A lot. The Granville Brewing, L. Hoster Brewing, Neil House Brewery, Rockmill Brewing, Sideswipe Brewing and Wolf’s Ridge Brewing are companies that I haven’t even tried this year. If I stick with my exception, Staas Brewing in Delaware (a shade closer than Homestead and Hoof Hearted) would also be on the list. I haven’t tried all of the offerings from the companies I have listed above either. Trying thirty-six different is a decent start though and pairing it down to ten will be tough.

My Top Ten In Cbus

10. Hoof Hearted BrewingVoltan Russian Imperial Stout The best stout from a local company had to make the list and this one was it. Oubliette was in consideration but this one edged it out. Both are Imperial Stouts that made the comparison easy in that they were from the same branch of stouts. This beer ended up being amongst the best during the Cbus Microbrew Festival in the Short North out of a dozen beers that I tried. This Imperial clocks in at 9.5% alcohol content which will help you feel good quickly. They use espresso (which I tasted) dried figs (I don’t remember any sweetness) and licorice (still not remembering sweetness). No matter, even if I didn’t pick those flavors out, this beer is worth a try.

9. North High BrewingPorter – I definitely haven’t gotten to try as much from this company as I would have liked. I had them at the above mentioned Festival and at a food truck rally for Zauber before the Pittsburgh Penguins first game here in town. I certainly dig that you can go to their brewery and schedule one of their kettles and make your own brew. It costs between $190-240 and yields 15 gallons of beer which equates to 147 12 ounce bottles. Just over a dollar a beer isn’t a bad price for a craft beer of your own making. To the beer though, it’s got a great thick consistency and has just a touch of molasses which also helps to make this beverage a dark brown.

8. Homestead Beer CompanyBoat India Pale Ale – Because of their location outside of the 270 confines, I haven’t had much from this brewer either except at the aforementioned Festival. After reading their site more, I have found out that this beer is seasonal so I got lucky to try it. They tell me that they put passion fruit and citrus in it so even though I didn’t notice those flavors in particular, it was a noticeably more balanced IPA between sweet and bitter. Homestead notes that it’s a Pacific Northwest IPA, which I had to look up. The best description I came up with was from the Seattle Times which said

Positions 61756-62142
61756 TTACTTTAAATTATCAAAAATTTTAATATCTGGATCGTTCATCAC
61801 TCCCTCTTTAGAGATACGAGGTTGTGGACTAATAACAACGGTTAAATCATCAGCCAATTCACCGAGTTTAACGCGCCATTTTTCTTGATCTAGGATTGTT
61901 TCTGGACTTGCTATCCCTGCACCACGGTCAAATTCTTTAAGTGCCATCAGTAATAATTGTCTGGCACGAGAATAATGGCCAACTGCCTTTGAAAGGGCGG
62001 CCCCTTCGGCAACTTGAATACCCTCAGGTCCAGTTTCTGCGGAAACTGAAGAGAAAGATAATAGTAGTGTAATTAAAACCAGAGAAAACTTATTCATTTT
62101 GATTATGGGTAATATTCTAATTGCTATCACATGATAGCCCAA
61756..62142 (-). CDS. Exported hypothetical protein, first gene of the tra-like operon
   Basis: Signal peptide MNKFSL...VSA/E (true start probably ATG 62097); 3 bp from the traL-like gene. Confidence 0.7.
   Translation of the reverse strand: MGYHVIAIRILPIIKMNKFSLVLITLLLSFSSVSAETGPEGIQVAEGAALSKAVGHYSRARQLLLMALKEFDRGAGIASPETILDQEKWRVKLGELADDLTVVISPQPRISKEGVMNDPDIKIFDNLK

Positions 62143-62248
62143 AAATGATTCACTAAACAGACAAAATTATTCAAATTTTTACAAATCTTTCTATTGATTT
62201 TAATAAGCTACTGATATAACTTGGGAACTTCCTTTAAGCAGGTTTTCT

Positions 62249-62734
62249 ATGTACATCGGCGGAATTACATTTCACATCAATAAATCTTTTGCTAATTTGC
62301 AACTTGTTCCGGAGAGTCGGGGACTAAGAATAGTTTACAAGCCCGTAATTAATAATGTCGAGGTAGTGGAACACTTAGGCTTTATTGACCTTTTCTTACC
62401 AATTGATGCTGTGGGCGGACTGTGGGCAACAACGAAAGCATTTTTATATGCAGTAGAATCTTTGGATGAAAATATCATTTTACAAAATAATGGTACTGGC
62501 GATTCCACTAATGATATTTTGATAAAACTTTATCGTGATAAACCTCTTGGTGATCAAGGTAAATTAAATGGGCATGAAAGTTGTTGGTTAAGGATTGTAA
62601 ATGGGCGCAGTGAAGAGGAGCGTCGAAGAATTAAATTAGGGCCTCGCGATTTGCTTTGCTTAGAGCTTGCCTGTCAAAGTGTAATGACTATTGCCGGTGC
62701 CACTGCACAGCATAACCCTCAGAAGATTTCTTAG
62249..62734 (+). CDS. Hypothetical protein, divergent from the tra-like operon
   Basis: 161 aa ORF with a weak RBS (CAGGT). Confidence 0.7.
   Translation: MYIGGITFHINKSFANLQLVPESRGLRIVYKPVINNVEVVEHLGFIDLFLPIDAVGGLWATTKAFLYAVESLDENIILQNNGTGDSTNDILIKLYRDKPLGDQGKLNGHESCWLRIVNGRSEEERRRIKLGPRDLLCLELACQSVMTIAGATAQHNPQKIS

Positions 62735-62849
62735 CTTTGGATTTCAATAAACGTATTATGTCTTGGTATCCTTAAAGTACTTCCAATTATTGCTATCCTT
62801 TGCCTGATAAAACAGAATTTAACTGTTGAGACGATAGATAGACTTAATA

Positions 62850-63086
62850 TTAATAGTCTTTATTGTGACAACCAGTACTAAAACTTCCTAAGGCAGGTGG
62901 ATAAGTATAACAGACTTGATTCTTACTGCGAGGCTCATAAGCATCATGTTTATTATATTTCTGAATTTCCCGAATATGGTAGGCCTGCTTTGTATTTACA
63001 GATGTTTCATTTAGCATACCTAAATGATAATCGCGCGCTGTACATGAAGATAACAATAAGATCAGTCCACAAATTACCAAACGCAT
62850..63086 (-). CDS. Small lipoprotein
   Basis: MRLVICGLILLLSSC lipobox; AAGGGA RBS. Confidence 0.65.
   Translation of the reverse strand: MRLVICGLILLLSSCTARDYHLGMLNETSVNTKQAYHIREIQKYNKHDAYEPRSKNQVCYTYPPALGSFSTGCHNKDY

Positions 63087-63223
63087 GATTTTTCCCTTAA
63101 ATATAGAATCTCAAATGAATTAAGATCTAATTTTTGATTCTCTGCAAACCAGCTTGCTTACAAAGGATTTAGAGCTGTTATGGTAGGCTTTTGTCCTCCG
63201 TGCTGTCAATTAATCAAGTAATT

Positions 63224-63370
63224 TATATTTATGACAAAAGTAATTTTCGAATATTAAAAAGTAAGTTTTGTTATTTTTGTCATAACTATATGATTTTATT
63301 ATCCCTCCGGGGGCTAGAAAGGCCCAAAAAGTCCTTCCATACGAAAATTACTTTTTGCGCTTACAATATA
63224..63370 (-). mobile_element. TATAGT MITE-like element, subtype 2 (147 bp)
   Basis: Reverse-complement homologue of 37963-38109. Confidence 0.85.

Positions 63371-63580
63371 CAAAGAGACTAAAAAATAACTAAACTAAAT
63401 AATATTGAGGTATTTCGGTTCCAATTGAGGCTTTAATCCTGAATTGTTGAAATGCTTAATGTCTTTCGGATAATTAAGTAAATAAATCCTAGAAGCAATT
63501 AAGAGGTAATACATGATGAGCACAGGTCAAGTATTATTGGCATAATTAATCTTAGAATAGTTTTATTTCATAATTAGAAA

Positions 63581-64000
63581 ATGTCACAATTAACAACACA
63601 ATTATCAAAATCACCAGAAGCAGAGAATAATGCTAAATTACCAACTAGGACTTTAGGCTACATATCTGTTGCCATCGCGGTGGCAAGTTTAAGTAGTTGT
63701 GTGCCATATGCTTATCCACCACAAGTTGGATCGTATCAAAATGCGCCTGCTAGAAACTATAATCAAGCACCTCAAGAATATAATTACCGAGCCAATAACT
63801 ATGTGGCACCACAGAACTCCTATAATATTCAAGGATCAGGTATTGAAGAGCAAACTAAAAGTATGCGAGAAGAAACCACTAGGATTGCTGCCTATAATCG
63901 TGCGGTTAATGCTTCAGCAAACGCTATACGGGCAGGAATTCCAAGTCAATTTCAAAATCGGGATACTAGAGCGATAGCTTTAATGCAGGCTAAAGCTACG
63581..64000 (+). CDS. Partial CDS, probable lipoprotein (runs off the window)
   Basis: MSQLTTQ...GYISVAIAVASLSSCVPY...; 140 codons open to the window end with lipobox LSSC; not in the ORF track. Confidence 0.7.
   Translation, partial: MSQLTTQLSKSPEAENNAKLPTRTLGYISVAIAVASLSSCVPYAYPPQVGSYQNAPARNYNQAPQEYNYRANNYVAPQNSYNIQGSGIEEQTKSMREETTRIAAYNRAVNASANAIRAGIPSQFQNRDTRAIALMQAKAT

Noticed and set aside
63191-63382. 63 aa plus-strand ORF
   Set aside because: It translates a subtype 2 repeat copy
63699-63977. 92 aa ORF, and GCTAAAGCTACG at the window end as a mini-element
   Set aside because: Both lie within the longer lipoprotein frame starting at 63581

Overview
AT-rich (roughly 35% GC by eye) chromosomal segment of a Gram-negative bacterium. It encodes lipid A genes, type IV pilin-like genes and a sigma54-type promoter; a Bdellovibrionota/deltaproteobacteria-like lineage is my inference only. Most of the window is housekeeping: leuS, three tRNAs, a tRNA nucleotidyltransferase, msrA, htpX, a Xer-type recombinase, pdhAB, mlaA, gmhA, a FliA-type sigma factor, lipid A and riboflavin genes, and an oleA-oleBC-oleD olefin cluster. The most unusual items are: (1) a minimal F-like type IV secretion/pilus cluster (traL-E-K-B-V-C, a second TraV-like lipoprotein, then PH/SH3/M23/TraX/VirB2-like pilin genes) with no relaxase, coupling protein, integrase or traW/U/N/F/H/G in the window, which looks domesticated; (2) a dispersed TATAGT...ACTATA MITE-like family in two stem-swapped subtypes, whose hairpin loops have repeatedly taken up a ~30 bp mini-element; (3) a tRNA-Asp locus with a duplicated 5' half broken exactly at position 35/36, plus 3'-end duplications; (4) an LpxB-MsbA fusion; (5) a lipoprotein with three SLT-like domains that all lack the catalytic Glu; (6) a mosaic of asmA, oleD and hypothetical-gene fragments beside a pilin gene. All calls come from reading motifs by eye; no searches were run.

Most fulfill the traditional characteristics of the colonial style: strong hop bitterness, pronounced aroma and high alcoholic content.

Which means to me, it’s an IPA with some extra adjectives attached. Whatever name they put on it though is irrelevant. It’s a tasty beer with a 6.3% ABV that any good beer drinker would imbibe.

7. Zauber Brewing CompanyMyopic Red – I had a hard time picking my second favorite beer from Zauber. Their Vertigo hefeweizen was probably the beer I drank the most this past year. I really enjoy their Stodgy Brown too. I went with the German Red Alt won out though. It’s a top fermented beer, unlike a lager which ferments from the bottom. It is matured at a cooler temperature which gives it a fantastic crispness which goes down very easily. It has a red hue to it and carries a 5.0% ABV so it’s a session-able beer for those people who are tailgating.

6. Four String BrewingBig Star White IPA – This beer may have started my turn towards IPAs or at least towards being receptive to tasting more of them. According to my Google search, White IPAs were only created in 2010 when Deschutes Brewery in Oregon and  Boulevard Brewing in Kansas City got together to make an IPA that was mixed with a Belgian Wheat Beer. I do love wheat beers so it explains my taste buds opening up to this version of the style. Coming in at 7.0%, this beer will make you happy along with your taste buds at this cross roads of beers in your mouth.

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#SippyTimeBeer Review – #Cbus Microbrew Festival